While the results were positive elsewhere, the returns were so negative in Yonkers and neighboring Mount Vernon that those two areas were not included in the consolidated city, and remained independent.
Still, some residents call the city "the Sixth Borough" referring to its location on the New York City border, its urban character, and the failed merger vote.
Yonkers's excellent transportation infrastructure, including three commuter railroad lines (now two: the Harlem and Hudson Lines) and five parkways and thruways, as well as its 15-minute drive from Manhattan and picturesque prewar homes and apartment buildings, made it a desirable city in which to live.
Yonkers's manufacturing sector has also shown a recent resurgence. Yonkers also had the longest running pirate radio station, owned by Allan Weiner during the 1970s through the 1980s.
Yonkers was also the headquarters of the Waring Hat Company, at the time the nation's largest hat manufacturer.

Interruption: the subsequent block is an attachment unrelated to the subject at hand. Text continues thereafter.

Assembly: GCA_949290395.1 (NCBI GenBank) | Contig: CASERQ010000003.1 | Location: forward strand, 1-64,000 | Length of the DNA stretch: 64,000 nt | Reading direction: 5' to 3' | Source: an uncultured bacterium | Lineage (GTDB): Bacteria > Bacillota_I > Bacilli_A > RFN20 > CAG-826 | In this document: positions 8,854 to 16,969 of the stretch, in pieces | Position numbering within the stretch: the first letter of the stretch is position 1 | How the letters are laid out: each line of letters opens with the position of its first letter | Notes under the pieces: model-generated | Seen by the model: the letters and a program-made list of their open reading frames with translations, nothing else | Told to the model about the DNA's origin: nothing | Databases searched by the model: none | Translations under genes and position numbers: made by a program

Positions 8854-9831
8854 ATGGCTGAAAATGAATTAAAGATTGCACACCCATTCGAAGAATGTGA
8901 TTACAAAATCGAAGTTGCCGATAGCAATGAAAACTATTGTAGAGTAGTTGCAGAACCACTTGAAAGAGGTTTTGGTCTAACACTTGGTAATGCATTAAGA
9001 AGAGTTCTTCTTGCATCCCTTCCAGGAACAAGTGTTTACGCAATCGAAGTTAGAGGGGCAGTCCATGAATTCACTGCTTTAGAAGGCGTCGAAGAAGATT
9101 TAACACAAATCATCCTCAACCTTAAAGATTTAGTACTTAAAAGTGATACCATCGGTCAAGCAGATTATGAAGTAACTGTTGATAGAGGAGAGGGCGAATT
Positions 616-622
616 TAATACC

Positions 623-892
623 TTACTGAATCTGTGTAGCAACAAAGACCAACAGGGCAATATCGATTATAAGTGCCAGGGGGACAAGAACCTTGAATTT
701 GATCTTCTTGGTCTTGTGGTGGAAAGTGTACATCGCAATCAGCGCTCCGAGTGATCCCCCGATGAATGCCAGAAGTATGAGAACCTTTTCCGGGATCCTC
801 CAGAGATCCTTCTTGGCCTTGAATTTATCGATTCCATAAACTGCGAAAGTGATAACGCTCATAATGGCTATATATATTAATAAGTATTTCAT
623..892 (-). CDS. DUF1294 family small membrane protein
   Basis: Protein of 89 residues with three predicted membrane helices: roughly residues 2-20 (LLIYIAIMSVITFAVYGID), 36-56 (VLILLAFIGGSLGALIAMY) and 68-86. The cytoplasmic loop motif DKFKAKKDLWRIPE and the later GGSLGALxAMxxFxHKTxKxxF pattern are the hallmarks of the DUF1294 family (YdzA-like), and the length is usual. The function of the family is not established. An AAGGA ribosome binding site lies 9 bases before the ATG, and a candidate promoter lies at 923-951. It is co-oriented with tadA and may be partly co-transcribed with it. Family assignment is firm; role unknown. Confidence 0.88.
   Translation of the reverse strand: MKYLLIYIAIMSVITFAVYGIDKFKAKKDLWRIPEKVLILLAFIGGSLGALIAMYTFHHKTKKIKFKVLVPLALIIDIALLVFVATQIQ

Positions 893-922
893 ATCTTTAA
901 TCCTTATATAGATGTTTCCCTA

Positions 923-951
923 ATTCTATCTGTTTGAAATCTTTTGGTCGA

Yonkers' downtown is centered on a plaza known as Getty Square, where the municipal government is located.
Van der Donck built a saw mill near where the Nepperhan Creek met the Hudson; the Nepperhan is now also known as the Saw Mill River. His wife, Mary Doughty, was taken captive and ransomed later.
Near the site of van der Donck's mill is Philipse Manor Hall, a Colonial-era manor house which today serves as a museum and archive, offering many glimpses into life before the American Revolution.
In 1874 the southern part of Yonkers, including Kingsbridge and Riverdale, was annexed by New York City as The Bronx.
In 1898, Yonkers (along with Brooklyn, Queens, and Staten Island) voted on a referendum to determine if they wanted to become part of New York City.